My parents immigrated to the US from Taiwan in the late sixties and eventually settled in Southern California. My dad was an engineer and my mom was a nurse. They worked hard and saved money to invest in a small multi-family property that over time they would trade for more units. My parents also bought and flipped the homes we lived in which dictated where we lived and went to school. By the time I was in junior high we had settled into a permanent home and my sisters and I into the Garden Grove Unified School District.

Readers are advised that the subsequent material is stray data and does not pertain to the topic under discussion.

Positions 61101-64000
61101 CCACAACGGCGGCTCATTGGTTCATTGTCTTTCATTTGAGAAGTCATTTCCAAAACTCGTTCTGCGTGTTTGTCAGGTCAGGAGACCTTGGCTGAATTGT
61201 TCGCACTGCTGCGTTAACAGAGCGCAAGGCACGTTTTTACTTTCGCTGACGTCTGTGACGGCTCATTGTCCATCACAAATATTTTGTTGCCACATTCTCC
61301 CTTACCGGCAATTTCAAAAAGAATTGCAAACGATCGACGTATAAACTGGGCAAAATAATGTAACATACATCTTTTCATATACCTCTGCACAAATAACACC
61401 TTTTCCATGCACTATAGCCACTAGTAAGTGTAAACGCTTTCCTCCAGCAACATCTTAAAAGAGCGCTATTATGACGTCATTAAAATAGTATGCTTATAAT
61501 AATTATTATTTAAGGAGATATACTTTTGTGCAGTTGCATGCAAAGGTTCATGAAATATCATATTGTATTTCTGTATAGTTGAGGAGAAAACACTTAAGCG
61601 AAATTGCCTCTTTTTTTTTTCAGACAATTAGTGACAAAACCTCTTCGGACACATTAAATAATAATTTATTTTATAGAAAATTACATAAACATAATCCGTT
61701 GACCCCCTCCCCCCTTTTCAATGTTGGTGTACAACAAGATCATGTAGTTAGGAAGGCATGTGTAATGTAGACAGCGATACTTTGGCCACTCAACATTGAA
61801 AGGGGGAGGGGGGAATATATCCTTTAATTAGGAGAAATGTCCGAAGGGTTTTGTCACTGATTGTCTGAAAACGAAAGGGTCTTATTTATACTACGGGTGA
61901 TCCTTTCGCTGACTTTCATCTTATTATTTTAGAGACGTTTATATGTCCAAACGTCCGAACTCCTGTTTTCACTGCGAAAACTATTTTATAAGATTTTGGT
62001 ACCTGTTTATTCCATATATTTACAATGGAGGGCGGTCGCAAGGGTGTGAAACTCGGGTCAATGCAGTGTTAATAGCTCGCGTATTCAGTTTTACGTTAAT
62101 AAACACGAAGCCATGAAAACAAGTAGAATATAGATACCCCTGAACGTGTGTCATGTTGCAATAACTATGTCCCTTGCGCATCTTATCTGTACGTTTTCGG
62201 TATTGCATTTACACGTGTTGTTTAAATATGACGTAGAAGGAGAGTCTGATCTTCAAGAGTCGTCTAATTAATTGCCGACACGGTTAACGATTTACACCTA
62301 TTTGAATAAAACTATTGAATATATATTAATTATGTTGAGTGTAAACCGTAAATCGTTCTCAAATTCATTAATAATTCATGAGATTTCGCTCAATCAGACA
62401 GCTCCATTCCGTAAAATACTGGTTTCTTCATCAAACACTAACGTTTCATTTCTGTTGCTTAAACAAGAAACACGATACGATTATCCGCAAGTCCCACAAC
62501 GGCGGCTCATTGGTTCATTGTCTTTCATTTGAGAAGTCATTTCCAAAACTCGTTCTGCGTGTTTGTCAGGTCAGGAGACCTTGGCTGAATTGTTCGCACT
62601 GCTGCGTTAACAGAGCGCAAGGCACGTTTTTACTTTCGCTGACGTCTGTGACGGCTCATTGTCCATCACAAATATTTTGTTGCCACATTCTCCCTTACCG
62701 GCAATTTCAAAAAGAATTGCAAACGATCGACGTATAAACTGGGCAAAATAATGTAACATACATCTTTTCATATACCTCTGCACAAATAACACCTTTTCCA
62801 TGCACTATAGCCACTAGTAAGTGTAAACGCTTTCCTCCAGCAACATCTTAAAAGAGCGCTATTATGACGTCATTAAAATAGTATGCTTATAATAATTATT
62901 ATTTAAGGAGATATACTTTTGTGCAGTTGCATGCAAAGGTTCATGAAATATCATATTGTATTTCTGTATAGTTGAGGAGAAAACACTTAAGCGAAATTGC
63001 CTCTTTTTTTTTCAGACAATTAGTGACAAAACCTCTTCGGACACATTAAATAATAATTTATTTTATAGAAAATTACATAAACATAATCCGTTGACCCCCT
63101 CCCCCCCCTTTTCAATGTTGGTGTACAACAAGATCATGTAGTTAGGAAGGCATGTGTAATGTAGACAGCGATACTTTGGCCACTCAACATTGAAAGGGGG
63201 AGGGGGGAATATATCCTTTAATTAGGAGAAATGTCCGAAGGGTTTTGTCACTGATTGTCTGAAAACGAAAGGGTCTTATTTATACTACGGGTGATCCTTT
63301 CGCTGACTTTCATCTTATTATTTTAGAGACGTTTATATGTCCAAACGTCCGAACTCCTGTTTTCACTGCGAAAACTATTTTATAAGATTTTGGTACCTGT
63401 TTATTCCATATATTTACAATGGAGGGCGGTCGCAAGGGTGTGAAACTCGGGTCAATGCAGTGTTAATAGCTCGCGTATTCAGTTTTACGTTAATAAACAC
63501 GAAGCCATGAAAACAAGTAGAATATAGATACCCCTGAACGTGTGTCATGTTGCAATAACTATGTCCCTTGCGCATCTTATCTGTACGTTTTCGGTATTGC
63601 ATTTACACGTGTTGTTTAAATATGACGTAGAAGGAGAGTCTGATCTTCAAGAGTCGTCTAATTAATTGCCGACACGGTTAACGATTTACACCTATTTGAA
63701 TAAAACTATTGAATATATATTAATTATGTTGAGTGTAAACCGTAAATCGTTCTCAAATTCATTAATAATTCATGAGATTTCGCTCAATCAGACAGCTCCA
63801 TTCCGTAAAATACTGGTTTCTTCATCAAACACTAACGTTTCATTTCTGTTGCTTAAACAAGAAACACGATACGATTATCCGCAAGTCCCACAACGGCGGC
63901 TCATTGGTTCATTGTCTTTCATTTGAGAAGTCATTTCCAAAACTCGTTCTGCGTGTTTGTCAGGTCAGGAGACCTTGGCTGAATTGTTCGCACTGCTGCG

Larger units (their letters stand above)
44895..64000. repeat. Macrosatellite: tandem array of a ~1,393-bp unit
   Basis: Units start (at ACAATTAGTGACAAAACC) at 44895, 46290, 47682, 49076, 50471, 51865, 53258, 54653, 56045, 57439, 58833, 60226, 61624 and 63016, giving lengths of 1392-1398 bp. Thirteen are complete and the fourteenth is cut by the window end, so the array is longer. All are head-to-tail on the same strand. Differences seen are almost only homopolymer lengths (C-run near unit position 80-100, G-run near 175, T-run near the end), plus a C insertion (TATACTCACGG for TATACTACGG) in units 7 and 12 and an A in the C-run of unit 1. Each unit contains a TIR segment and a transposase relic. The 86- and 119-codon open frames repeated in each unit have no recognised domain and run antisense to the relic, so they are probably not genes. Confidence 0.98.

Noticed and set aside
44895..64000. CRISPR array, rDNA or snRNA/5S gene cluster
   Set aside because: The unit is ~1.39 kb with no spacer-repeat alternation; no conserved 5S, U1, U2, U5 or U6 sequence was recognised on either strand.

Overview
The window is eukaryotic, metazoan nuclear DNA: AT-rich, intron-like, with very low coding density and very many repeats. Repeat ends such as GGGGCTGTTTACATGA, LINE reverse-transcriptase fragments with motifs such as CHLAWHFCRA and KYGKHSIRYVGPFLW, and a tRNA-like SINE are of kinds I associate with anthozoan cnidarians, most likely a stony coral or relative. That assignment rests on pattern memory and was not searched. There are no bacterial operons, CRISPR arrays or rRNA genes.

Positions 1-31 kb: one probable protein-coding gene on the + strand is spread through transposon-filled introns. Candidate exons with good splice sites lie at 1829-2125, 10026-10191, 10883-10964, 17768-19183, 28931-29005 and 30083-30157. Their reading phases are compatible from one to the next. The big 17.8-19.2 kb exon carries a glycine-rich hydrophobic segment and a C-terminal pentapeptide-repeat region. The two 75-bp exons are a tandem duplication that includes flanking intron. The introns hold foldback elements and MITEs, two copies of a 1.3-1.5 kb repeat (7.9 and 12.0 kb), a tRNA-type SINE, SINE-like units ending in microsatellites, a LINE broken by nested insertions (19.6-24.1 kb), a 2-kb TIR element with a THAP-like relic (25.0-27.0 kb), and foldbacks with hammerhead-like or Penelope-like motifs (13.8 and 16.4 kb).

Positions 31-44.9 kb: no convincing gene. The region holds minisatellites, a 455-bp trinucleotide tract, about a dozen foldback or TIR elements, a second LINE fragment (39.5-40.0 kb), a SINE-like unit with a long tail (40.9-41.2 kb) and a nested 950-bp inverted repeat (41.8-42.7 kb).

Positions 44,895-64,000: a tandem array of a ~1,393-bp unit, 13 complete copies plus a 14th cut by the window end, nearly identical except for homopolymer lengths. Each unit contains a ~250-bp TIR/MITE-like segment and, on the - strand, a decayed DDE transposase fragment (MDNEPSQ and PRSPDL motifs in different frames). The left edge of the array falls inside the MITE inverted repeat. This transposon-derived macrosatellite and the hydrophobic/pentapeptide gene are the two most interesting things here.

Freshman year of high school l I became ambitious. Nobody pushed me, it just happened. After a childhood of not fitting in and prejudiced taunting (Hey Chink, Jap, Slanty-Eyes, etc.), I finally found my groove in academics. It was like a button was pressed and I just started to Go. I chose the hardest classes, piled on a wide-range of extra-curricular activities, furiously practiced the piano, and pushed myself to acquire leadership positions to assemble the strongest college application possible for admittance into a prestigious university. Since my high school was not particularly competitive and my relentless effort not the norm, I was rewarded with straight A’s. And so I pushed myself more. I excelled academically and earned numerous department awards. I took the maximum number of A.P units. I placed in piano competitions and studied abroad. I lead community service projects and participated in academic competitions. I joined numerous clubs (many of which I had no interest in or talent for) knowing it would look impressive on my college application. All my hard work culminated at the end of my senior year with one particularly thick envelope in the mailbox: I got into Stanford.